In September 65-year-old grandmother Mavis Sibiya was found living in a shipping container on the premises of Jacob's Men's Hostel in the south of Durban.
She had suffered a stroke and was semi-paralysed.
Abandoned and alone, she had no family to take care of her. She depended on the goodwill of complete strangers. By chance, a social worker in the area heard about her plight.
She was rescued and placed at John Dunne Home in Wentworth, Durban.
The home caters for 87 elderly men and women, many of whom have been abandoned and have no one to take care of them.
Like Sibiya, for many in the home it is the first time they have had a comfortable bed to sleep on and a proper meal to eat.
"I am grateful. I did not know that some people think we are important enough," Sibiya said.
Like many in her situation, Sibiya's story is one of pain and poverty. It is something the elderly people who have been unfortunate wish to escape from.
Recently, the home loans division at Absa Bank in Durban adopted John Dunne Home as an employee-community involvement project.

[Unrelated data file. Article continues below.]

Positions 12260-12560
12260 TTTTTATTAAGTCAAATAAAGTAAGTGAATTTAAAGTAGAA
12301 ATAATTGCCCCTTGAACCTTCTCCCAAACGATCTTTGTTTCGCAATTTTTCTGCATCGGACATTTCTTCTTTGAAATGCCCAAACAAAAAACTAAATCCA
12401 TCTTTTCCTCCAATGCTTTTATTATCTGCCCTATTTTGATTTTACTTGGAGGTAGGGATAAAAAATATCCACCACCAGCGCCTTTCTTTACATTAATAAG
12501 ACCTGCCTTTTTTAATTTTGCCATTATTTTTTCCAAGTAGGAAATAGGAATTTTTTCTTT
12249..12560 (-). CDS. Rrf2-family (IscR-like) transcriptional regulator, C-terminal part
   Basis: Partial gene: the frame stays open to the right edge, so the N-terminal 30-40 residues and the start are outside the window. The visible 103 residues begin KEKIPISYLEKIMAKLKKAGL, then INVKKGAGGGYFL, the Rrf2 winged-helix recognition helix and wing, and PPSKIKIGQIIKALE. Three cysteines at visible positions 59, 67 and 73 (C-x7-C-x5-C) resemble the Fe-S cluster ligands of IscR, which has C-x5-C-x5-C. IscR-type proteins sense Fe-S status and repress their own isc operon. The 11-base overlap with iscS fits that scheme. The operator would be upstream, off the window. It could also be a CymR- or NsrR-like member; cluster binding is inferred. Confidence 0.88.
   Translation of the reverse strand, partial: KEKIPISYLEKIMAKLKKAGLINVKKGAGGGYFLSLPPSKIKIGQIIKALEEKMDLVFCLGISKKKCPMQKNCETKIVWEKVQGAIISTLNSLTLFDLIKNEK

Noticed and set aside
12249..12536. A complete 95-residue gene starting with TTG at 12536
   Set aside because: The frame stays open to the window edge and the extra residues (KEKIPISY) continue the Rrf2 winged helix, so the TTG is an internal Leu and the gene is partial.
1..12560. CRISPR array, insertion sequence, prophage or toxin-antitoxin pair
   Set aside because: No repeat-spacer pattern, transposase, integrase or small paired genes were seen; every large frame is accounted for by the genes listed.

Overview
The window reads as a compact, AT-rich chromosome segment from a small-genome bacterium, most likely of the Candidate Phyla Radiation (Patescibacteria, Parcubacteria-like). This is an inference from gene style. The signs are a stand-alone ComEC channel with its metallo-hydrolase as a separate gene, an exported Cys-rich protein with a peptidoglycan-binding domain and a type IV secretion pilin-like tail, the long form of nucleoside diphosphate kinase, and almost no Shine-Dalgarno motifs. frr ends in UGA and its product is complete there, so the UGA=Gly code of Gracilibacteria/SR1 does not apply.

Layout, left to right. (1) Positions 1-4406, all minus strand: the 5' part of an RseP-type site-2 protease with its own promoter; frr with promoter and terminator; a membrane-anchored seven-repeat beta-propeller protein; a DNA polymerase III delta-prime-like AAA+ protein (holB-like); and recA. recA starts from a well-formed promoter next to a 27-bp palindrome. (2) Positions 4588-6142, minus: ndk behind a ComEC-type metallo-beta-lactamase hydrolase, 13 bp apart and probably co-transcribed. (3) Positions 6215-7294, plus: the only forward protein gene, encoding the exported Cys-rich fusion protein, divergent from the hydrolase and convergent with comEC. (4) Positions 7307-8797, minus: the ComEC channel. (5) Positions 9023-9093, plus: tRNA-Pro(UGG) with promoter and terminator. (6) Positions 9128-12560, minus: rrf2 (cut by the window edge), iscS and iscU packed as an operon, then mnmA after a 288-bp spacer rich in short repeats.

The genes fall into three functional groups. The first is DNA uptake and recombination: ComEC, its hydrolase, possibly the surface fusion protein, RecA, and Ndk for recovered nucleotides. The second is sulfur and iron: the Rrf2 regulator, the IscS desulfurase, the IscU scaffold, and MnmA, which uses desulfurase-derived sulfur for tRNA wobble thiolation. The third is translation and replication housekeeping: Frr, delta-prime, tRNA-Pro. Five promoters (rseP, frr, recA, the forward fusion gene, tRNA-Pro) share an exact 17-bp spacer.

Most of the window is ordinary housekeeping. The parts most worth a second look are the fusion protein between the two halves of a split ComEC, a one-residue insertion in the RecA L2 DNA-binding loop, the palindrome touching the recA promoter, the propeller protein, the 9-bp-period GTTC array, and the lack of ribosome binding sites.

The project will see bank employees, with the help of a number of clients and business partners, renovate the old age home.
The employees have set themselves an ambitious target of raising R500000 for the renovations.
Stephanus Burger, regional manager for home loans in KwaZulu-Natal, said: "We have no doubt that we can reach this target, with a little help from our partners.
"The passion and the enthusiasm that our staff has shown is more than we need to ensure that it succeeds."
The Association for the Aged in KwaZulu-Natal, said the abuse and neglect of the elderly was on the increase in the province. It recently tendered for and won a government tender to run awareness projects about the plight and abuse of the elderly.